What are the impacts of remote learning?


Rory Klauber

Students still have to complete assignments by certain due dates but now they have blocks of time that are unallocated. Through all of this craziness and uncertainty going around right now, students are able to mix and strike a balance between their home lives and their school lives as they please. “I normally watch a lot of movies and shows when I need a break or feeling bored with schoolwork. I also make and watch TikTok to help embrace my creativity. I also text and facetime friends and family still talking and keeping in touch with them without seeing them in person. I play outside as well and try to work out and stay in shape as much as possible,” said Max Marshall.

Rory Klauber, Staff Writer

The Coronavirus (COVID-19) began in a large-scale food market in Wuhan, China in late 2019. The disease was previously known to be carried by bats and other small rodents only but never found in humans before a few months ago. 

On March 13, the President of the United States, Donald Trump, declared a national emergency and since then, all states have begun taking necessary precautions for preventing the spread of the virus. 

Then on March 15, Governor Chris Sununu of New Hampshire, ordered the closing of all schools in the state to try to stop the spread of the virus. Many states have done the same as Sununu and called school off until further notice.

HBHS, being one of the many schools affected by the shutdown have rather seamlessly transitioned to Remote Learning online. “We can’t be successful academically if we don’t take care of ourselves and our families first. We have the rest of our lives to make up missed concepts and work. Staying safe and healthy right now has to be first,” said Principal Rick Barnes of Hollis-Brookline High School. Barnes, who is a seven-year high school principal and in his tenth year working in a school, has never experienced anything quite like the situation we find ourselves in right now.

Third-year Social Studies teacher, Jamie Johannsen, is very impressed with the work effort everyone is showing during an economically unstable time. “Everyone is proficient with Google classroom, so we were able to make a pretty smooth transition thanks to all the hard work of all students, teachers, parents, and administrators,” said Johannsen.

Students at HBHS are able to complete their assignments from their teachers via school Google accounts so the school year has carried on. This new way of learning remotely has certainly impacted daily lives and student, Max Marshall ‘21, is starting to feel the effects of online learning after three weeks at home. “School is not my favorite thing in the world but getting to see my friends and being able to play my sports helps me get through the school year. I just want everything to go back to normal so that I can have fun and be able to live my life normally. I miss hanging out with friends, and social activities,” said Marshall.

While the transition from in-school learning to Remote Learning strategies has been an adjustment for most, roughly seven hours a day is added back to the time spent at home. Even though classes require work to be done each day, there is plenty of time to spend quality time with your family and do what interests you. First-year guidance counselor at HBHS, Debra Castonguay, has found some extra time in between her work schedule at home to do what she loves. “When I’m not helping my students, I am spending a lot of time with my family and dog. I have been able to also cook, bake and do some cleaning projects,” said Castonguay.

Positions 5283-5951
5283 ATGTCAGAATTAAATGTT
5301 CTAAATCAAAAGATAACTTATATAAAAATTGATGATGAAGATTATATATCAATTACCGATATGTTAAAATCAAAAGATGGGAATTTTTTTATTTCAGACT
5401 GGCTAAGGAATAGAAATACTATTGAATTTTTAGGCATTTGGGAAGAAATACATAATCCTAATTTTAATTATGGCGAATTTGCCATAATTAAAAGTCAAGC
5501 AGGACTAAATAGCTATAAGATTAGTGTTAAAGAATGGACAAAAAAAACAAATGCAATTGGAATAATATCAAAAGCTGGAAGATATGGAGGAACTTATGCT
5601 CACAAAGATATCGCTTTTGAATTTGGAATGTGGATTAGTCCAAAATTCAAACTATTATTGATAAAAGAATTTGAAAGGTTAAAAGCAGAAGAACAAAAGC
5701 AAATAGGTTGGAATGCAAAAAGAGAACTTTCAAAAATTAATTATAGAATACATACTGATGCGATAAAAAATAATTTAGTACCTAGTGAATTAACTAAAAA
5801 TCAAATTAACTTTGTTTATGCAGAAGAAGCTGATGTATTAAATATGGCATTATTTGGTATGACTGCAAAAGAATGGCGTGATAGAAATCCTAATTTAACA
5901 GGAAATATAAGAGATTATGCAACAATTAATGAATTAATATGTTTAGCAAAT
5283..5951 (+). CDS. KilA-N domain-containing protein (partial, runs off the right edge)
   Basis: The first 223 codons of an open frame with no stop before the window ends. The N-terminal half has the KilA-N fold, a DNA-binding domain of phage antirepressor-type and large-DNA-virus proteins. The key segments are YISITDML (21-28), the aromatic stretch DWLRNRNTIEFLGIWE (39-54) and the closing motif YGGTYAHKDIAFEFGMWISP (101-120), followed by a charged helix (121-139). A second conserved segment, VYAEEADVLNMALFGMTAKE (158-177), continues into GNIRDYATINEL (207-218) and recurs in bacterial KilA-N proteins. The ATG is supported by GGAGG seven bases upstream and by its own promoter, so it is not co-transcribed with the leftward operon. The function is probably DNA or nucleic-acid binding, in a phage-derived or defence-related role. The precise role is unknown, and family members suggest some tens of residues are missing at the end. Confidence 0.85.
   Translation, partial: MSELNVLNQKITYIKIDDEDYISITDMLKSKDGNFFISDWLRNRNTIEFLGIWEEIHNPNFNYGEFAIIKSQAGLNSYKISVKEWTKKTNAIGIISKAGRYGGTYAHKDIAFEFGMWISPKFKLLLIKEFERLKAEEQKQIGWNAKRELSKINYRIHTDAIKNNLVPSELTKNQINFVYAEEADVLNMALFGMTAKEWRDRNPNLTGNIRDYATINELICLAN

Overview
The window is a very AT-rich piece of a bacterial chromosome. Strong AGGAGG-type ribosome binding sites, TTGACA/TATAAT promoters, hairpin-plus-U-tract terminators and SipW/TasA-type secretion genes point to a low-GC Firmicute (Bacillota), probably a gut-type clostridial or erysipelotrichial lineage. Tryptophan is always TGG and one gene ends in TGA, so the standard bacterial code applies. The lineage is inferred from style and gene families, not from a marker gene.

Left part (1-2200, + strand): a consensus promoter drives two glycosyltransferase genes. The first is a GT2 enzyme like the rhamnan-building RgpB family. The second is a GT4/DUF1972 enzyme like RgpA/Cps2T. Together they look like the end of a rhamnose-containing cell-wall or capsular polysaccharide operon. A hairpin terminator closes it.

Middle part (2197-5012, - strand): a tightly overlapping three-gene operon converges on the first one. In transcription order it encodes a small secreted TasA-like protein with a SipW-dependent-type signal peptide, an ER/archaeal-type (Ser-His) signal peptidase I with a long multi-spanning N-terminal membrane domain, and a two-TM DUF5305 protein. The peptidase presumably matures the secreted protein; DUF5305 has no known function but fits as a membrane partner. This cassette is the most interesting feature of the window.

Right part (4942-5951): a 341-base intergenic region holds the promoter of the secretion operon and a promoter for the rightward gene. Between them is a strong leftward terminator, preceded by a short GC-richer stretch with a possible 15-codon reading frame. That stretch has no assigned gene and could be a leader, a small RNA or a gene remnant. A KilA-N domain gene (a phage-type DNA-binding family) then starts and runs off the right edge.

Everyone has a way of unwinding and relaxing after a long day of school or work even when you have been home all day. Not only have students been taking advantage of a little extra time away from real school, and so have teachers. Johannsen, especially, has benefitted from not commuting two to three hours a day and instead, spending her time elsewhere.“Video games have been a great escape; I love to play MarioKart with my roommate. I also practice a lot of yoga and talk on the phone with my family and friends during long walks,” said Johannsen.

The effects of Remote Learning have been mostly positive only being three weeks into the new style of schooling. Much like any situation ever presented, there are both pros and cons to doing school work remotely and not going to ‘real’ school. In this situation that we find ourselves in, the pros outweigh the cons because schooling from home reduces the chance of the Coronavirus spreading to our community members that are more susceptible to illness. Even though teens aren’t the ones being most severely impacted, it is more important to think big picture and beyond yourself in times like these. Everything we are missing because of quarantine can be postponed and rescheduled for the safety of everyone in the world, not just your own family.

“I have been impressed with the quiet generosity of the community to help others during these difficult times. We will get through this and be stronger than before. A quote attributed to a number of people resonates with me during this time, ‘The harder the struggle, the sweeter the victory.’ Victory awaits us, it just may not be on our preferred timeline,” said Barnes.